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Have you ever been indecisive about your next project? Do you spend hours scouring websites or your local yarn store looking for the perfect yarn? How about that time you thought you were selecting an amazing color, only to be unable to find the appropriate pattern?

Yeah, I've been there too.

In my knitspiration posts, I'm going to teach you everything I know regarding color theory, fiber content, and pattern selection so you can go into the world armed with the knowledge necessary to ensure predictable, reliable, and professional results in your finished garments.

So, why it knitspiration important? Why not just wing it as the mood strikes you? Well, it has its advantages, which I've narrowed down to these four major benefits:

 Avoid Stash Death

I have five of the most beautiful skeins of silk/wool yarn sitting in my stash. They've been there since I started knitting almost a decade ago. I've attempted to start about a dozen projects with them, always excited about the potential to show off the beauty of the colors as they appear in skeins and yarn cakes.

I've never succeeded. It has arrived to the point where the $100 I invested is not really valuable to me any more, and it's not for a lack of trying or desire. If only I knew then what I knew now, I would have been more equipped to make an informed decision. 

This informed decision would have avoided what I refer to as "stash death". I keep the yarn because it's beautiful and I refuse to get rid of it (desperately looking for a use, It's caked up in a glass vase and now is part of the decorative shrine to knitting on top of my stash storage). 

But I would much rather be wearing it!

So Your Favorite Color Is . . . 

There's a good chance any stranger can look at your stash and determine which color is your go-to. Not okay.

It's fine to have your favorite colors in your stash, there's nothing wrong with that per say. The problem is you don't realize it's your favorite until you have too much. If you're anything like me, I don't walk into my local yarn store or place orders with my favorite online shops saying "I'm only going to buy blue or green yarn today."

I usually walk away with something in a shade of blue or green.

Now, this isn't really a problem if I have a project in mind. However, it does cause a couple of issues to arise: first, if I actually knit up my stash right now, I'd have nothing but scarves and sweaters and hats and socks in blue and green; second, if I'm knitting something for say - my niece - I'm generally uninspired by the colors I've stocked for myself.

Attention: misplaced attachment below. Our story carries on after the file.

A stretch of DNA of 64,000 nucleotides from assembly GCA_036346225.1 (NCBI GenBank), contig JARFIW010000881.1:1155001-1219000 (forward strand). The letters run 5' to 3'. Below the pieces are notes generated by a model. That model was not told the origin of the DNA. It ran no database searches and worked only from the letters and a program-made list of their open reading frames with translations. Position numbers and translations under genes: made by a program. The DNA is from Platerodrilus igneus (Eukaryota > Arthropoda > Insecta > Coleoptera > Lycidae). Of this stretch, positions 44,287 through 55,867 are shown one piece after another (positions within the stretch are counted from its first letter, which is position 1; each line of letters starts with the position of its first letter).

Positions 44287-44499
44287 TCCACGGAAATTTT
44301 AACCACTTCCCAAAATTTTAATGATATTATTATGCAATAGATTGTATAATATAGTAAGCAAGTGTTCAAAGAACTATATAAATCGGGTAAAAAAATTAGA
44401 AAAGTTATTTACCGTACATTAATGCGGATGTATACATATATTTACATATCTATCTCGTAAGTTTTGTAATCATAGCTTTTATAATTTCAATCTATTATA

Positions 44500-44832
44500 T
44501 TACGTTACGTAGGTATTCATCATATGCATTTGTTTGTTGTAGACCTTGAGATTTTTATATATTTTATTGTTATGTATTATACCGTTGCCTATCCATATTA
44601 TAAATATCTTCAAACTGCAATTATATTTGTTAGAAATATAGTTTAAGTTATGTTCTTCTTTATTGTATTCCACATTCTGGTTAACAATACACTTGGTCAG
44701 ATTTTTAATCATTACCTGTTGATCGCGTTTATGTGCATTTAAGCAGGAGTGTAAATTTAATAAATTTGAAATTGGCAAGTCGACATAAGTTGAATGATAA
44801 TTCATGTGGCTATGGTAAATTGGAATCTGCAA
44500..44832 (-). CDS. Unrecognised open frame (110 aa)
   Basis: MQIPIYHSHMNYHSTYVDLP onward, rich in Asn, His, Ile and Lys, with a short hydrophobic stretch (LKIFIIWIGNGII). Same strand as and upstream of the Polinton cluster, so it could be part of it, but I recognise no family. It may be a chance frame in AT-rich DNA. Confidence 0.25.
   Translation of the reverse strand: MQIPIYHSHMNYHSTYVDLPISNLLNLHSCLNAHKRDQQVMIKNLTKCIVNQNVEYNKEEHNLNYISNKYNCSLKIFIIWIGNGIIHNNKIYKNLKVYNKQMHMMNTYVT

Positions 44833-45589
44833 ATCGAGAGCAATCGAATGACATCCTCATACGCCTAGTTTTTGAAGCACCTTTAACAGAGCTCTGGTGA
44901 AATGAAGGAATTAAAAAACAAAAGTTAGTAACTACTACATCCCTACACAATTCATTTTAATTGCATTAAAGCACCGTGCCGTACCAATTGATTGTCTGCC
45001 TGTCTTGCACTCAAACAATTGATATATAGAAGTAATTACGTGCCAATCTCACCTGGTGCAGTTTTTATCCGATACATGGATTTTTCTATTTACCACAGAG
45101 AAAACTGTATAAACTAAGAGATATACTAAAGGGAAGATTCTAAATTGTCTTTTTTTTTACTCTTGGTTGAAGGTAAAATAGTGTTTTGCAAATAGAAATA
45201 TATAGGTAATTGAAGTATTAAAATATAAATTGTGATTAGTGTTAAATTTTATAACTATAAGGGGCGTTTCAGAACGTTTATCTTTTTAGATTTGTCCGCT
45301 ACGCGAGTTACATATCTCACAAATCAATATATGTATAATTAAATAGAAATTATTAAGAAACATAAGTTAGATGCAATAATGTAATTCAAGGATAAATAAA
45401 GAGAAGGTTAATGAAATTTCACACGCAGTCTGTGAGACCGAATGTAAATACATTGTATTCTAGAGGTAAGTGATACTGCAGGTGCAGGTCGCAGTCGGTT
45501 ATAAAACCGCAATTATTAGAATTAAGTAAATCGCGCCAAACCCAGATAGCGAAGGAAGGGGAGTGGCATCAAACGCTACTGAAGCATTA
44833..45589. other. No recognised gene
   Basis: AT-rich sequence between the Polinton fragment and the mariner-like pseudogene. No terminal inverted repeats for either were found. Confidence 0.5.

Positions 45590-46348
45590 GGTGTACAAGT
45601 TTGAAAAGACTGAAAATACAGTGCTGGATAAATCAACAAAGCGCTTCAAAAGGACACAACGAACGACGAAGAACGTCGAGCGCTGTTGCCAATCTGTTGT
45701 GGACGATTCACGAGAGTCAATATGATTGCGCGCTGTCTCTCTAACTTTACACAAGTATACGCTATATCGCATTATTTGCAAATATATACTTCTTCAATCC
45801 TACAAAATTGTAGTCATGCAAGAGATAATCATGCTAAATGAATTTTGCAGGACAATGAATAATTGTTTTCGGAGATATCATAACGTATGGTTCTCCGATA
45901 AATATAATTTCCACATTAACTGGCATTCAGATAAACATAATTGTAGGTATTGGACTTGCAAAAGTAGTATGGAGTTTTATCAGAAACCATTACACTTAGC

Understanding the power behind color and what it convey or how it can make you feel is important - you'll go into a yarn store appreciating everything the spectrum has to offer, giving you more variety in both your own wardrobe and in your knitted gifts.

Enhance The Pattern

Color doesn't guarantee a perfect end result. It's only half the battle.

Remember that one time you had a beautiful yarn and a phenomenal pattern and started knitting it up, only to absolutely hate it half way through? Yeah, I have a few of those WIPs I refuse to frog because of the hours I put in knitting away on them. While preparing to write this post, I looked at them objectively and feel empowered to say they're downright ugly.

Are you amazed by the way designers select their colors, stitches, construction techniques, and develop a pattern that's just right? By having a familiarity with color theory, you'll be able to make adjustments in the yarn you select so it still comprises your individual preferences, but it will also work just as well with the yarn chosen by the designer for the pattern.

Stay Inspired To Finish

If you avoid all of the situations above, you'll stay inspired - excuse me, knitspired - enough to finish your project. The sheer excitement will fuel you, and you'll feel like a billion dollars when you've accomplished the feat of not only completing your project, but also when you rock it out in the world. 

There's no better feeling than someone being in absolute awe in a garment you're wearing, and when they ask where you bought it, to be able to reply "Oh, this? I made it."

Our 'Dark Shadows' knitspiration board featuring tones of black. All images from Pinterest and Tumblr.

Our 'Dark Shadows' knitspiration board featuring tones of black. All images from Pinterest and Tumblr.

Now that we have the advantages of becoming knitspired out of the way, let's talk a little about our first knitpiration board, featuring one of the most controversial colors known to humankind: black.

Controversial? You bet!